TV
Arts and Entertainment
Cara Delevingne modelling

film
Arts and Entertainment
Emma Thompson and Bryn Terfel are bringing Sweeney Todd: The Demon Barber of Fleet Street to the London Coliseum

theatre
Arts and Entertainment
Sheridan Smith as Cilla Black

TV
Arts and Entertainment
Robin Thicke's video for 'Blurred Lines' has been criticised for condoning rape

Robin Thicke admits he didn't write 'Blurred Lines'

music
Arts and Entertainment
While many films were released, few managed to match the success of James Bond blockbuster 'Skyfall'

film
Arts and Entertainment
Matt Damon as Jason Bourne in The Bourne Ultimatum (2007)

film
Arts and Entertainment
Sheridan Smith as Cilla Black

Review: Cilla, ITV TV
Arts and Entertainment

TV
Arts and Entertainment
Tom Hardy stars with Cillian Murphy in Peaky Blinders II

TV
Arts and Entertainment

art
Arts and Entertainment
Keira Knightley and Benedict Cumberbatch star in the Alan Turing biopic The Imitation Game

film
Arts and Entertainment
Kanye West is on his 'Yeezus' tour at the moment

Music
Have you tried new the Independent Digital Edition apps?

ES Rentals

    Independent Dating
    and  

    By clicking 'Search' you
    are agreeing to our
    Terms of Use.

    Scottish referendum: The Yes vote was the love that dared speak its name, but it was not to be

    Despite the result, this is the end of the status quo

    Boyd Tonkin on the fall-out from the Scottish referendum
    Manolo Blahnik: The high priest of heels talks flats, Englishness, and why he loves Mary Beard

    Manolo Blahnik: Flats, Englishness, and Mary Beard

    The shoe designer who has been dubbed 'the patron saint of the stiletto'
    The Beatles biographer reveals exclusive original manuscripts of some of the best pop songs ever written

    Scrambled eggs and LSD

    Behind The Beatles' lyrics - thanks to Hunter Davis's original manuscript copies
    'Normcore' fashion: Blending in is the new standing out in latest catwalk non-trend

    'Normcore': Blending in is the new standing out

    Just when fashion was in grave danger of running out of trends, it only went and invented the non-trend. Rebecca Gonsalves investigates
    Dance’s new leading ladies fight back: How female vocalists are now writing their own hits

    New leading ladies of dance fight back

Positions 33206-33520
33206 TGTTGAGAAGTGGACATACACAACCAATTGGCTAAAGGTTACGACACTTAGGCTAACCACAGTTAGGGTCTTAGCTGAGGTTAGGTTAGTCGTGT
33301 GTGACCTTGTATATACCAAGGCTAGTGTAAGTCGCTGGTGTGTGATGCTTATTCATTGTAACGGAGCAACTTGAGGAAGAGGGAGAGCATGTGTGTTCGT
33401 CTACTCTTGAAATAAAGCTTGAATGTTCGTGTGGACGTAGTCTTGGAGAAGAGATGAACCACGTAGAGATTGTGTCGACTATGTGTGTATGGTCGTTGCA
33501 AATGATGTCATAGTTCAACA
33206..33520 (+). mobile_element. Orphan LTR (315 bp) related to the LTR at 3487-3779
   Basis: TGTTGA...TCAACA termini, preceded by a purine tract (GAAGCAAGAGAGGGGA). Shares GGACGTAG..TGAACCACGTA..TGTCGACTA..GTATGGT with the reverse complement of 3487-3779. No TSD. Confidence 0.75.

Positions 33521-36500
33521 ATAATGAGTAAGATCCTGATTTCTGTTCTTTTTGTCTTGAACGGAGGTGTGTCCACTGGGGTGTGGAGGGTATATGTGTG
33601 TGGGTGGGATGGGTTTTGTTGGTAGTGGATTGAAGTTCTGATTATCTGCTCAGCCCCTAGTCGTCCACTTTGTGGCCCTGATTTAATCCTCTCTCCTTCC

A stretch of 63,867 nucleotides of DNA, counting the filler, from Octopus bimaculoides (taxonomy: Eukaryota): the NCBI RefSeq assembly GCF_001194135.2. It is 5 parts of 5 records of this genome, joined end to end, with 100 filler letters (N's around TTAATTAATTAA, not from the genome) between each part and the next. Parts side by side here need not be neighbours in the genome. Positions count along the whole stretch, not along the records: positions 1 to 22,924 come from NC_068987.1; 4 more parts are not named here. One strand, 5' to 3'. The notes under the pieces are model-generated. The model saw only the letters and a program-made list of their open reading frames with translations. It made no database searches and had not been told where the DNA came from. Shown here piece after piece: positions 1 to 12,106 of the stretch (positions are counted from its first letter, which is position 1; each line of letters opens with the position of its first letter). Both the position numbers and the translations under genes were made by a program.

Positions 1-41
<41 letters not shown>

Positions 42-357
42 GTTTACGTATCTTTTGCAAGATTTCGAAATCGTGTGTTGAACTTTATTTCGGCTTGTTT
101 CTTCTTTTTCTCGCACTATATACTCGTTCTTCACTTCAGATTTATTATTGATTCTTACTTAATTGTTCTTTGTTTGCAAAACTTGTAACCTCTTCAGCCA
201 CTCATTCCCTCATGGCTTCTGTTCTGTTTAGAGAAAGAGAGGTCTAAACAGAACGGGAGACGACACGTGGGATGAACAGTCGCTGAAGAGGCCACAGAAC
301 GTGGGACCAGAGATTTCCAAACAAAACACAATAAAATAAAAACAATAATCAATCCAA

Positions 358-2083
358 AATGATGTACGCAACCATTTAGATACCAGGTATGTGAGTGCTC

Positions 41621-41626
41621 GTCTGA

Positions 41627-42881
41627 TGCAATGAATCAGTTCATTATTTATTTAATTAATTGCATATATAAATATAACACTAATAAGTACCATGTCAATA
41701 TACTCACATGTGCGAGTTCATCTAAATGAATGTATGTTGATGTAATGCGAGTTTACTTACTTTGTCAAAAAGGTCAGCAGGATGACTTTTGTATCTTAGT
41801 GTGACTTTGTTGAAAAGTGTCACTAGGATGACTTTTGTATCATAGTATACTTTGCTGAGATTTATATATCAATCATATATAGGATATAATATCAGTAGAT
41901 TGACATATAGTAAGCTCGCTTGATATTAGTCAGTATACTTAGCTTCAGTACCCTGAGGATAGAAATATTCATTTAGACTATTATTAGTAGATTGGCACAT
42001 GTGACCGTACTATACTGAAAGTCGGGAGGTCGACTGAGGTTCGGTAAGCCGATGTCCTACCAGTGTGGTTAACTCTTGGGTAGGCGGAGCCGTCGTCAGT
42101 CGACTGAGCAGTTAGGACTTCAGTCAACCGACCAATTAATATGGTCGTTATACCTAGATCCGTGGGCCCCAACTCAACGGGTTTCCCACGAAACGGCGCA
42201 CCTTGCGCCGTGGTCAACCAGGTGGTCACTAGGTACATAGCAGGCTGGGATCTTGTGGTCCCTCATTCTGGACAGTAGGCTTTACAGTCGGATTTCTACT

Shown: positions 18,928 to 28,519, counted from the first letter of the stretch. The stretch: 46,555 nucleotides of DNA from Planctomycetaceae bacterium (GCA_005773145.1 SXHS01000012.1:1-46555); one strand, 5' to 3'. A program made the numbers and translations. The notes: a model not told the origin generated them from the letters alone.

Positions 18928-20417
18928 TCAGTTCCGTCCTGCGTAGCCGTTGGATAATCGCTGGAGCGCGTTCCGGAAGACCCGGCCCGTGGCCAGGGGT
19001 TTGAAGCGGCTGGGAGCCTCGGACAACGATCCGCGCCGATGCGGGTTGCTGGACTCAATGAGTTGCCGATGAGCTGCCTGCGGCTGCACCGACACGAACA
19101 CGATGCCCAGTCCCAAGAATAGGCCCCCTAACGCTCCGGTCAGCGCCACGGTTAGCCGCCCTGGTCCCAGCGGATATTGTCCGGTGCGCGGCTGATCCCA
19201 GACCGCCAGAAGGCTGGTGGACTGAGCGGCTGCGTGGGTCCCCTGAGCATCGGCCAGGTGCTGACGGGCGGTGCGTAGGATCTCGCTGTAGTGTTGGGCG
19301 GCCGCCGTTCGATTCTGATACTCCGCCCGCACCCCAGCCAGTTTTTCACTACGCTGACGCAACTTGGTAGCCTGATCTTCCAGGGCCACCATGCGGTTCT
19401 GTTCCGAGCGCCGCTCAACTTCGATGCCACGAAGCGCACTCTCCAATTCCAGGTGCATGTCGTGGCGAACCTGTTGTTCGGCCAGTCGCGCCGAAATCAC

How female vocalists are now writing their own hits
    Mystery of the Ground Zero wedding photo

    A shot in the dark

    Mystery of the wedding photo from Ground Zero
    His life, the universe and everything

    His life, the universe and everything

    New biography sheds light on comic genius of Douglas Adams
    Save us from small screen superheroes

    Save us from small screen superheroes

    Shows like Agents of S.H.I.E.L.D are little more than marketing tools
    Reach for the skies

    Reach for the skies

    From pools to football pitches, rooftop living is looking up
    These are the 12 best hotel spas in the UK

    12 best hotel spas in the UK

    Some hotels go all out on facilities; others stand out for the sheer quality of treatments
    These Iranian-controlled Shia militias used to specialise in killing American soldiers. Now they are fighting Isis, backed up by US airstrikes

    Widespread fear of Isis is producing strange bedfellows

    Iranian-controlled Shia militias that used to kill American soldiers are now fighting Isis, helped by US airstrikes
    Topshop goes part Athena poster, part last spring Prada

    Topshop goes part Athena poster, part last spring Prada

    Shoppers don't come to Topshop for the unique
    How to make a Lego masterpiece

    How to make a Lego masterpiece

    Toy breaks out of the nursery and heads for the gallery
    Meet the ‘Endies’ – city dwellers who are too poor to have fun

    Meet the ‘Endies’ – city dwellers who are too poor to have fun

    Urbanites are cursed with an acronym pointing to Employed but No Disposable Income or Savings
    Paisley’s decision to make peace with IRA enemies might remind the Arabs of Sadat

    Ian Paisley’s decision to make peace with his IRA enemies

    His Save Ulster from Sodomy campaign would surely have been supported by many a Sunni imam